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Lonnie Holley, an artist represented by Souls Grown Deep (© Timothy Duffy, courtesy Resnicow and Associates)

Souls Grown Deep Foundation, a nonprofit organization devoted to promoting work by African American artists from the American South, launched a Resale Royalty Award Program to compensate artists when their work is resold through the foundation’s Collection Transfer Program. The program, which applies to past as well as future transactions, includes sales at auction, in galleries, and to museums. It offers living artists 5% — the highest royalty threshold worldwide — of the proceeds from secondary market sales, at up to $85,000 annually per artist.

It is not uncommon for artists, their heirs, or their estates to receive a small percentage of the proceeds when their work is sold on the secondary market. Over 70 nations have implemented artist resale royalty legislation, known as droit de suite or “right to follow.” However, the United States doesn’t offer artists the protection of this legislation. The only state with droit de suite legislation is California, but two years ago, the Ninth Circuit of the US Appeals Court ruled that the law only applies to works resold in 1977. While the lack of artist resale royalties in the United States is generally detrimental to artists, it is particularly damaging to artists who only gain acclaim later in life — including artists of color whose work was long undervalued due to systemic racism.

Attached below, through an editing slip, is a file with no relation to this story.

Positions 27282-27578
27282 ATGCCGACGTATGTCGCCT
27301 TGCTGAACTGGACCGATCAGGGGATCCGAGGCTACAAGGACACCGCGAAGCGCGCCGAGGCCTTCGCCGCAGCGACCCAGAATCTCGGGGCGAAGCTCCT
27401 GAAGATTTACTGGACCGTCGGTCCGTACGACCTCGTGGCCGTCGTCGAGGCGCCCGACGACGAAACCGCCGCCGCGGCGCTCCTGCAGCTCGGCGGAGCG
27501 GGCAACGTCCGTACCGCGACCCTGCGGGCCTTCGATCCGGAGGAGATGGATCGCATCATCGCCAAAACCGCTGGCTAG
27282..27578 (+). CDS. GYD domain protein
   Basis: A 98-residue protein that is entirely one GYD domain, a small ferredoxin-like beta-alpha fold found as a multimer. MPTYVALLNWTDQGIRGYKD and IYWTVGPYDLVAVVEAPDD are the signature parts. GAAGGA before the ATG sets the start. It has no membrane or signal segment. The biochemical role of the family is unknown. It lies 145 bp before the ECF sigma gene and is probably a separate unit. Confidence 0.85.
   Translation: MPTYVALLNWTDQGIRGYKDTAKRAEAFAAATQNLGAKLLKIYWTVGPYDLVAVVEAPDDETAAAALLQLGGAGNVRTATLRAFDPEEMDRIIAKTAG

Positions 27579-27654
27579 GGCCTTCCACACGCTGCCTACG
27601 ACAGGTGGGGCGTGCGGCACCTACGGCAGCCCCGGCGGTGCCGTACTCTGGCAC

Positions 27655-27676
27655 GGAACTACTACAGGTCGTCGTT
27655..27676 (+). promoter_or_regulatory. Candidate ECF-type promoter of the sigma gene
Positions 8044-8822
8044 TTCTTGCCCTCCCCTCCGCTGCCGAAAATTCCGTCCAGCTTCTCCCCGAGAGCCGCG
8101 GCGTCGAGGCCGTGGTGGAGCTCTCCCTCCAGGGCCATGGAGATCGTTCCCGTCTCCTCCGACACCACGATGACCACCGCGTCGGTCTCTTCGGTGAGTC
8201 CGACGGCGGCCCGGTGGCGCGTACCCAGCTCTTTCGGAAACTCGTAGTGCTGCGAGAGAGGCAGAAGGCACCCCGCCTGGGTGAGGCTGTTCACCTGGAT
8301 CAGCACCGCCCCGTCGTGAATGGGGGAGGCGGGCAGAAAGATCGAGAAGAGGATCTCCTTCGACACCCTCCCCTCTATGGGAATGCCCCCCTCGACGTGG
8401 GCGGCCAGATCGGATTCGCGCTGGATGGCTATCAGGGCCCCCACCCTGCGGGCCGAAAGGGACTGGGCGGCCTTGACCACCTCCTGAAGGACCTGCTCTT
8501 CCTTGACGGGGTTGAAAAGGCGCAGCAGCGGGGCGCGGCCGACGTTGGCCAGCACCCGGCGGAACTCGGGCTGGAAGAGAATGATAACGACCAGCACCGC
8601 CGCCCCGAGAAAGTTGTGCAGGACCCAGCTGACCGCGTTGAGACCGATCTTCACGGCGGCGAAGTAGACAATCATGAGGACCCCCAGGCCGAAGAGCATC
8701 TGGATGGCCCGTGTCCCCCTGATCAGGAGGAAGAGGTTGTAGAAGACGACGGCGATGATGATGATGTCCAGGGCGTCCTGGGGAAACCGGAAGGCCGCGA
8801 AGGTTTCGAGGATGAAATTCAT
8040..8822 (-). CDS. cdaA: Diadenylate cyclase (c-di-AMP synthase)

Souls Grown Deep President Maxwell L. Anderson said in a statement that the foundation’s resale royalty initiative recognizes “the inequities that have plagued the African American artists of the South and the communities that support them.” He told Hyperallergic: “Our resale royalty award program is a belated acknowledgment that visual artists, whose creativity spawns fortunes for others, should participate in downstream earnings, just as do musicians, writers, and patent holders. This program is particularly overdue for artists of color who have been routinely excluded from the art market.”

Installation view of the Souls Grown Deep exhibition at the Philadelphia Museum of Art in 2019 (via Laura Blanchard/Flickr)

Souls Grown Deep, born out of the vast collection of vernacular art amassed by the late collector Bill Arnett beginning in the 1980s, has holdings of over 1,300 works by 160 artists. Since its 2010 founding, the organization has strategically placed — mainly via gift-purchase agreements— 449 collection works in over 20 museums, including the High Museum of Art, the Baltimore Museum of Art, and, most recently, the Studio Museum in Harlem. Several of these museums, including the de Young Museum in San Francisco, the Metropolitan Museum of Art in New York, and the Philadelphia Museum of Art, have mounted exhibitions featuring the new acquisitions. One of the byproducts of the foundation’s advocacy for these artists’ public profiles, including the placement of their work in museum collections, is an increase in the artists’ market values, which often comes belatedly and even posthumously.

While the Resale Royalty Award Program marks the first time that Souls Grown Deep will be giving a percentage of resale proceeds directly to collection artists, it isn’t the first time that the foundation has advocated for artist royalties. The foundation has been working on a multi-year campaign with the Artist Rights Society to secure intellectual property rights, including copyright protection and royalties, for the artists represented in its collection.

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Cassie Packard

Cassie Packard is a writer and cultural critic with bylines at publications including Artforum, frieze, and VICE, and is a regular contributor at Hyperallergic. She was previously a Researcher...

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